Jasmine Ser – Shooting For Gold at the Myanmar SEA Games

Her pet event will not be available at the SEA Games in Myanmar next month. But that does not worry our shooting sensation Jasmine Ser – Singapore’s 2011 Sportswoman of the Year. She is still aiming for a gold medal – and is up for the challenge.

Jasmine Ser competing in the Beijing 2008 Olympics. (Picture courtesy of Jasmine Ser).

Jasmine Ser competing in the Beijing 2008 Olympics. (Picture courtesy of Jasmine Ser)

I recently caught up with this 23-year-old sharp shooter, a gold medallist at the 2010 Commonwealth Games and spoke to Jasmine about her prospects for the SEA Games and how she is preparing for the Rio 2016 Olympics. One of the inaugural winners for the Sports Excellence Scholarship (SPEX Scholarship), Jasmine also gave tips to aspiring shooters.

To find out what this talented NUS Business student has to say, do read on – for my interview with her.

Jasmine, how do you think you’ll do in the South East Asia (SEA) Games next month in Myanmar?

Sadly, there will only be one event, the 50m Prone, for all rifle events and as this is not an Olympic event, I did not put much emphasis on it in previous years. But I am aiming for the gold medal although it is going to be a tough competition. I have been preparing for it from the start of this year, and I am looking forward to the competition!

What are your favourite shooting events?

My pet events are the 10M air rifle, and 50M 3-Position women events.

How have you been doing in your pet events in 2013?

My last major overseas competitions were the World Cup in Granada, Spain – and the World University Games 2013 in Kazan, Russia. I entered the finals in the 50M 3-Position event for both competitions and came in 7th place in Granada, and 8th in Kazan.

It was a great start for me as I was still studying – and had lesser time to train in recent months.

How is your training progressing for the 2016 Rio Olympics?

My training is progressing well and I am taking one step at a time to improve my skills for future competitions. I should be competing more often next year, as part of my plan and all should be well.

What made you initially take up shooting?

I joined the shooting club in my Alma mater, Ahmad Ibrahim Secondary School at 13 years old. Back then I felt that this sport was interesting and unique – different from other usual sports clubs. My sister was also in the same club, and she was winning competitions and bringing back the medals to show me, so I thought maybe I can do it too.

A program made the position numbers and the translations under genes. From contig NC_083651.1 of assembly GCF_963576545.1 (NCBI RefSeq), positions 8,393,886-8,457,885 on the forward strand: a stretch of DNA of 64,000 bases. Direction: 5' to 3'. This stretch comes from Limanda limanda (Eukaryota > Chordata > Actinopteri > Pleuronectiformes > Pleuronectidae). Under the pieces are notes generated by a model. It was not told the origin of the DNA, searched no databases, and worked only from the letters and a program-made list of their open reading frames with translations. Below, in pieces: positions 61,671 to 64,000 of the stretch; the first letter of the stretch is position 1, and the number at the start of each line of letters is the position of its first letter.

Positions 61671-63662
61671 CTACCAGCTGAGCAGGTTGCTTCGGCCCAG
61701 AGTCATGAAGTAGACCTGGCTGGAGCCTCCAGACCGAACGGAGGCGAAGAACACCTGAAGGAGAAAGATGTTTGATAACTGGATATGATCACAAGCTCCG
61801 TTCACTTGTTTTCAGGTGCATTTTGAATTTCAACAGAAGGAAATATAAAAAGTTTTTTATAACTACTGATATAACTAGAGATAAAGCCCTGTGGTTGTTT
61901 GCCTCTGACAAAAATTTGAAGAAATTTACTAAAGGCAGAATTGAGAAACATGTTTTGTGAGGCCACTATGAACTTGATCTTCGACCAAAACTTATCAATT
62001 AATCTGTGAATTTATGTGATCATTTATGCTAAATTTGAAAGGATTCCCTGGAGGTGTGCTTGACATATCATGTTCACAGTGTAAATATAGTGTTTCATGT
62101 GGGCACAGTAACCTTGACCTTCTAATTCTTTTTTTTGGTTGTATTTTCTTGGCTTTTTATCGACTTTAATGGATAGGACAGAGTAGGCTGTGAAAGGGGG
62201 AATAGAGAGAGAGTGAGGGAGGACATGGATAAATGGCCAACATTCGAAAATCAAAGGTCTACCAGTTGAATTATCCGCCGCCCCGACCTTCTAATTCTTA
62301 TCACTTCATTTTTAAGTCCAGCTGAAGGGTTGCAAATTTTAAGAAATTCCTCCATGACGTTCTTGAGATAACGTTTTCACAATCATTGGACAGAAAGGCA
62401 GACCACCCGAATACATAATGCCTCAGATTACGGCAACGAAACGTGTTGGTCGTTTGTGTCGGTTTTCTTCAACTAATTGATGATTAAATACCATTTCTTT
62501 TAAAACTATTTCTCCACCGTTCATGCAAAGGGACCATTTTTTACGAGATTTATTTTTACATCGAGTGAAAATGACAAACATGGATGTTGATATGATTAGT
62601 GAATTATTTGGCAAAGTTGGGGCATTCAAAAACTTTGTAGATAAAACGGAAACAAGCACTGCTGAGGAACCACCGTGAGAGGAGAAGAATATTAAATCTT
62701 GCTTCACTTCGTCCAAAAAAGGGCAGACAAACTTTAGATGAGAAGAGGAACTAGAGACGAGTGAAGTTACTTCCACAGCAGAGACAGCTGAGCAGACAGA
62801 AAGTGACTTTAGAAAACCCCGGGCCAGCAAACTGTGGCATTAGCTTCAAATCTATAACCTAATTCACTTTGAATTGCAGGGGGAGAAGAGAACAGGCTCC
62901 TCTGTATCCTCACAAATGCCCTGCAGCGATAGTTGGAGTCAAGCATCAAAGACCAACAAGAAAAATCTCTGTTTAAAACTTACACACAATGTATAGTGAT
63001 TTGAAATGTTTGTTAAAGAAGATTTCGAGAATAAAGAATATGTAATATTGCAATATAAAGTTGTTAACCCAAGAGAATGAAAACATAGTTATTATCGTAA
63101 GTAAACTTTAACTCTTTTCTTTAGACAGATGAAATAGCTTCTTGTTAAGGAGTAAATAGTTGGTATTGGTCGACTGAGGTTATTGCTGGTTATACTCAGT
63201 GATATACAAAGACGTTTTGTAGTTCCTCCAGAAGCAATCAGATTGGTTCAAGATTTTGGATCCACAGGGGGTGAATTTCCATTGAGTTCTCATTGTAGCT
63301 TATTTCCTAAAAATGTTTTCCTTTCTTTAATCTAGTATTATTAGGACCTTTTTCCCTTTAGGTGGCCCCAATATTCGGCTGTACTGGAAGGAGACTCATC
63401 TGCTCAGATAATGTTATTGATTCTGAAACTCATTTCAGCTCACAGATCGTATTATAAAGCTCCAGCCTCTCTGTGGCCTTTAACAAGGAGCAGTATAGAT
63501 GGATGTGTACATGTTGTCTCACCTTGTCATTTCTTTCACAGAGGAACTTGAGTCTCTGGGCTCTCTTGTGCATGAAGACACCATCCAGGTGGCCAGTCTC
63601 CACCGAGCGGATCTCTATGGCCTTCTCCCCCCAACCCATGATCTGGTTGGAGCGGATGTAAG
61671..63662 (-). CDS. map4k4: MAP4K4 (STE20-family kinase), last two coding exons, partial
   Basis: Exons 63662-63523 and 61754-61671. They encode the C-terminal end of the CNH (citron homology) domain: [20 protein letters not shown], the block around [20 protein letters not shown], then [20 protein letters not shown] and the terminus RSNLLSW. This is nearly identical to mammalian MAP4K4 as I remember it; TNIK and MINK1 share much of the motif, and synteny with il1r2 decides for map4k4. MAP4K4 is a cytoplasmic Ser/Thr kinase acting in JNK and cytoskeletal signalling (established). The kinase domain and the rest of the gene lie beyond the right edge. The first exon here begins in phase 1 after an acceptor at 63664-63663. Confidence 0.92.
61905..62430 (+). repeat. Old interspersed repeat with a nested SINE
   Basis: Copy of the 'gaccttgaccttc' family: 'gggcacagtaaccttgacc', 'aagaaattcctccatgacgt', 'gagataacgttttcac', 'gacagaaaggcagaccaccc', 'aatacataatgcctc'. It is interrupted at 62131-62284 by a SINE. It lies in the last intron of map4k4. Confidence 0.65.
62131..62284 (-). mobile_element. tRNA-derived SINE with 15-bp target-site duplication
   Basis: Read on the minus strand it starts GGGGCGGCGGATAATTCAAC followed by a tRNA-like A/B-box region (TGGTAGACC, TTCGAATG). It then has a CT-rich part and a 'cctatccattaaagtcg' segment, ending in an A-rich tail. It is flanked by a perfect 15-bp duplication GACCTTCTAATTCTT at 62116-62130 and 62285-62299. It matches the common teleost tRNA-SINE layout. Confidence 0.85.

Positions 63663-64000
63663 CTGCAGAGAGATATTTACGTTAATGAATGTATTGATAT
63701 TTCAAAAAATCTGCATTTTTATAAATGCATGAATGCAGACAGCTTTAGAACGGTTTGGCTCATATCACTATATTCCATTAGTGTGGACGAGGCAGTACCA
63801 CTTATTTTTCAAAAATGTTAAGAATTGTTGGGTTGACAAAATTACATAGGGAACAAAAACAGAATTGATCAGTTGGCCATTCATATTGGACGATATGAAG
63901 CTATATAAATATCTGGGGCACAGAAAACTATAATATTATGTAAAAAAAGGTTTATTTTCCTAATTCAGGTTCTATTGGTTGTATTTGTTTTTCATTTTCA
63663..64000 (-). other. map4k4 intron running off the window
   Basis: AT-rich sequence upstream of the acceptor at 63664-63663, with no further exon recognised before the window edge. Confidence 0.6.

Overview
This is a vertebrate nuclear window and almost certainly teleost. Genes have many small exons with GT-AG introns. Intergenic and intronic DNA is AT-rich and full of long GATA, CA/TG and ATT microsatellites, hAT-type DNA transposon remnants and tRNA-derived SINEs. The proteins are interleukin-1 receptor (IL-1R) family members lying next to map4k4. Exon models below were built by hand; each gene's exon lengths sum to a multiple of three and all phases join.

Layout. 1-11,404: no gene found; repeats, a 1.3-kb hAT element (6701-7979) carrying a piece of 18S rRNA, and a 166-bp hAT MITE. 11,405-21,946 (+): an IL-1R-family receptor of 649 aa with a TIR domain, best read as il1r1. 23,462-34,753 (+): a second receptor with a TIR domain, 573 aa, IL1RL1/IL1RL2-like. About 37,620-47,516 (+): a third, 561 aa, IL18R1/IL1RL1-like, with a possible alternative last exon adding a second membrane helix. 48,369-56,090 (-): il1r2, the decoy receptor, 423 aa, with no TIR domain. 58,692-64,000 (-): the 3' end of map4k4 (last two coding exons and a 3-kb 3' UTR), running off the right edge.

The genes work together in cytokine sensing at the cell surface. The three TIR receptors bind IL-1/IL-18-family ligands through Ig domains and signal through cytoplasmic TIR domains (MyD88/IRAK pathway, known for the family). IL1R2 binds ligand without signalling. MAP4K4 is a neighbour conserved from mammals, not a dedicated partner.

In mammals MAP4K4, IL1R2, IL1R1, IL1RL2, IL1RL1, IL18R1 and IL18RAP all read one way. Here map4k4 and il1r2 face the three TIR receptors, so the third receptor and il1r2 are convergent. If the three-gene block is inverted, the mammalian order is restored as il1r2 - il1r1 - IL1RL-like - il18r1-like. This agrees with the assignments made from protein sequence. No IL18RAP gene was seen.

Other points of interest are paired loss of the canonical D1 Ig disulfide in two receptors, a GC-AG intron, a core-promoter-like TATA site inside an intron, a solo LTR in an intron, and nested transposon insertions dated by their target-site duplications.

Jasmine at the 2012 London World Cup. (Picture courtesy of Jasmine Ser).

Jasmine at the 2012 London World Cup. (Picture courtesy of Jasmine Ser).

What is a typical training day for you like? And how many hours a day do you train?

I will reach the National Shooting Centre at 10am, and start training for the 50m rifle 3-position, before 11am. It will last till 1.30 pm with breaks in between, followed by lunch. The second session for the day will be at a different venue, the Safra Yishun Country Club, for another event – the 10m Air Rifle. This usually ends before 6pm.

The total training time for each day would be about five to six hours, with the rest of the time being spent preparing and setting up equipment, travelling and resting.

Do you follow any special dietary requirements? What are your meals like?

I do not have special diets, but I won’t take spicy foods and I will take light meals before my competitions.

What are the biggest challenges that you face in your sport?

Adapting to the change in rules. After the London Olympics, the International Shooting Federation changed the final rules for most if not all, shooting events. This includes both of my Olympic events.

The final rounds used to comprise of 10 shots, in which the score in the final would be combined with the qualification score, to see who has the highest. This means that if I had shot well in the qualification round, I will have a slight advantage over others.

However the new rule states that no qualification score will be carried forward to the final round, which now has a 100% weightage on the final position. Also, because of this rule, they increased the number of shots in the finals, and for the 3-Position event, I have to fire a total of 45 shots now compared to 10 shots previously. The whole game becomes more exciting and I have to adapt this change and get the hang of it.

What is your social life like?

I meet up with friends whenever I have time. Mostly we meet for birthday celebrations. My time is spent on managing my studies and sport.

What shooting events do you enjoy watching yourself?

I enjoy watching the finals for all shooting events because during the final rounds, we are allowed to cheer and clap, and there’s much excitement and anticipation to know who is going to win.

Why do you think more people are not taking up shooting in Singapore?

Firstly, the shooting sport is not offered in all schools, so most students are not aware of it. But this scene is changing as there are now junior programmes conducted by the Ministry of Education (MOE) to encourage young kids at primary school level to have the chance to try the sport.

Secondly, as this sport is not an action-packed sport it is less interesting for the public, compared to say, swimming.

How would you advise someone who is interested to pick up the sport?

Get a coach if he or she wants to see improvements because it is difficult to learn the technique skills without one. If not, the person can also search shooting websites and forums for opinions on the techniques and learn something from there. Have patience .

More interviews with Singapore’s best athletes

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